Wednesday morning I woke up to pure sunshine, hurried to get dressed, grab a cup of java and made my way to the outdoor deck to absorb the warmth for the sun's rays. But something was bothering me and I just couldn't seem to shake it. There wasn't a cloud in the sky, and yet I felt a big black presence sitting directly over my head. What was bothering me so? I tried to remember what I was doing just before going to bed last evening. I let the little puppy out for the last time that evening and I checked a couple of emails. There is was. A friend had sent me an email about a young troubled Veteran who had committed suicide.
Retired Master Sergeant, Chris Scheuerman was returning home after training troops at Ft. Bragg, N.C.. Seeing the black mini van and the chaplain Chris knew in his heart that the very worst had happened. He had lost his beloved son. Eventually they informed Chris that his son Jason had died from a self inflicted gun shot wound, but details were not forth coming.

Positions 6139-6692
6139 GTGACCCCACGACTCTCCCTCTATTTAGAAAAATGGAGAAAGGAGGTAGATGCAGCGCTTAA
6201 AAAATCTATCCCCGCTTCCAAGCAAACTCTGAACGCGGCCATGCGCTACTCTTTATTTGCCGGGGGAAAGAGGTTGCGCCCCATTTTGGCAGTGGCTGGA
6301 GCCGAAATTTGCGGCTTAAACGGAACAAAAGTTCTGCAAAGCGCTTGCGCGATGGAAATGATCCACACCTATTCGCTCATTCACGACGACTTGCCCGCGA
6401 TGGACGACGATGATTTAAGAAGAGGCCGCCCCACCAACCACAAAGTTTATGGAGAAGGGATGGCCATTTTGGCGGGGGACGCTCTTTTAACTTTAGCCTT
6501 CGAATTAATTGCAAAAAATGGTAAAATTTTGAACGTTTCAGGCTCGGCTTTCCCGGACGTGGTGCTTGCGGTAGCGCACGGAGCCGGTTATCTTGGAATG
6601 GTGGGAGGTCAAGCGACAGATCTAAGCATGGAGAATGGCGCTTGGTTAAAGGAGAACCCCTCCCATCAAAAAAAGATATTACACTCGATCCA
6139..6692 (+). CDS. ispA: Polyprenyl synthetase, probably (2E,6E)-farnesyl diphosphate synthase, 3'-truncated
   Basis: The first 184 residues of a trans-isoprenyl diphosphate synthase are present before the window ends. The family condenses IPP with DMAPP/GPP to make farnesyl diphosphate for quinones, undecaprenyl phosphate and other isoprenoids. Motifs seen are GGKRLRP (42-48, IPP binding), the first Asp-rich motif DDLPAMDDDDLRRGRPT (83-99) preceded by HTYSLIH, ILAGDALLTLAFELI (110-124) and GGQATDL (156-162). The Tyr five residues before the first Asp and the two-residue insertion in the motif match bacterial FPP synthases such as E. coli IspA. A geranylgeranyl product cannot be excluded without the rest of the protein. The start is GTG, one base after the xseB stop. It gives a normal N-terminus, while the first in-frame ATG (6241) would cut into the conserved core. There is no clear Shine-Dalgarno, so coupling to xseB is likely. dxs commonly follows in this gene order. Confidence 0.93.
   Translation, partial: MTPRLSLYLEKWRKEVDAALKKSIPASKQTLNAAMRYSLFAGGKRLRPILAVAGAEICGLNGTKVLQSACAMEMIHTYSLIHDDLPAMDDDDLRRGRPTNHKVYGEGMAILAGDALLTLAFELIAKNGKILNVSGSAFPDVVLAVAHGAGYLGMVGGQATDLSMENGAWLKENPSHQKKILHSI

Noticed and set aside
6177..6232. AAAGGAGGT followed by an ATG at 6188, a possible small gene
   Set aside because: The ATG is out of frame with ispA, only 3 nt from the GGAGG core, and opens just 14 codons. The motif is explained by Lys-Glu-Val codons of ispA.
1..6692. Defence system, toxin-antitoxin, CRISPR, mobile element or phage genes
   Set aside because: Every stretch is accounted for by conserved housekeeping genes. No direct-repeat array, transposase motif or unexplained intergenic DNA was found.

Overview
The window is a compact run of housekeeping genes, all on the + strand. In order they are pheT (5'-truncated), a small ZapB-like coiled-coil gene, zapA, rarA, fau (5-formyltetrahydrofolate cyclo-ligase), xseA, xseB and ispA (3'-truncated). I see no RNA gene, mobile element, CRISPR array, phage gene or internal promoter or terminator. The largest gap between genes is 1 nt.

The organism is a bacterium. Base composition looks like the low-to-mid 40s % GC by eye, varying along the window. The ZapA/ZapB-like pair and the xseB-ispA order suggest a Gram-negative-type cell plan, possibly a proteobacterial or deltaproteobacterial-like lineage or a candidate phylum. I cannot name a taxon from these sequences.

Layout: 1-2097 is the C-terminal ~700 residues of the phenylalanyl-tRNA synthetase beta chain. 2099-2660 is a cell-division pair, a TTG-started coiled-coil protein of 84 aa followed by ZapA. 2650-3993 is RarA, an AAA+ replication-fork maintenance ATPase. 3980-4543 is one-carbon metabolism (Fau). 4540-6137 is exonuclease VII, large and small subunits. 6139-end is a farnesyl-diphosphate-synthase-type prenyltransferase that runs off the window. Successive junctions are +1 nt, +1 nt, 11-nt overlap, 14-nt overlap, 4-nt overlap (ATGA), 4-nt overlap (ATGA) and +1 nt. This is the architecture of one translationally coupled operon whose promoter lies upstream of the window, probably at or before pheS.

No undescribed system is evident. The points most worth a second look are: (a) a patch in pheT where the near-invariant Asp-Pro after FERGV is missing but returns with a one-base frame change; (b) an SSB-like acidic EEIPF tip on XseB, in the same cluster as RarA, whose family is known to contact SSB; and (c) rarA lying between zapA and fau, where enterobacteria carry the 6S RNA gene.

Using the Freedom of Information Act it would take Chris two long years to find out the truth about his son, 1st class Jason Scheuermann of the 3rd Infantry Division and how he died only six months after deployment to Iraq.
In March 2005, the nineteen year old Jason told his father he was having a very difficult time coping with combat and was very afraid. Chris told his son that help was there within reach and not to be afraid to ask for it. Jason visited the Army Chaplain a month later, after having almost committing suicide. He was referred to the Army Psychologist, who gave him the standard tests. This was the moment when Jason could have been treated and possibly saved. That psychologist sent Jason back saying he could be feigning the illness. Jason might well have been suffering from headaches, flashbacks,tremors, sweating, nausea, nightmares, sensitivity to noise and other symptoms as well. Isolated, frighten and depressed Jason might well have believed there was no options left for him. I imagine this scene has been repeated many, many times. No one listens and the silence is killing many of our youngest and bravest. No more birthdays, more empty chairs at Thanksgiving and Christmas, more trips to the nation's cemeteries to say I miss you, more fatherless sons and motherless daughters. No more wars. Let them end. We need peace. We need to be a unified country again. But let the memories of all those we have lost stay forever young. And to all the families who gave the dearest price of all, remember you have a hold on heaven, because your loved ones are waiting there.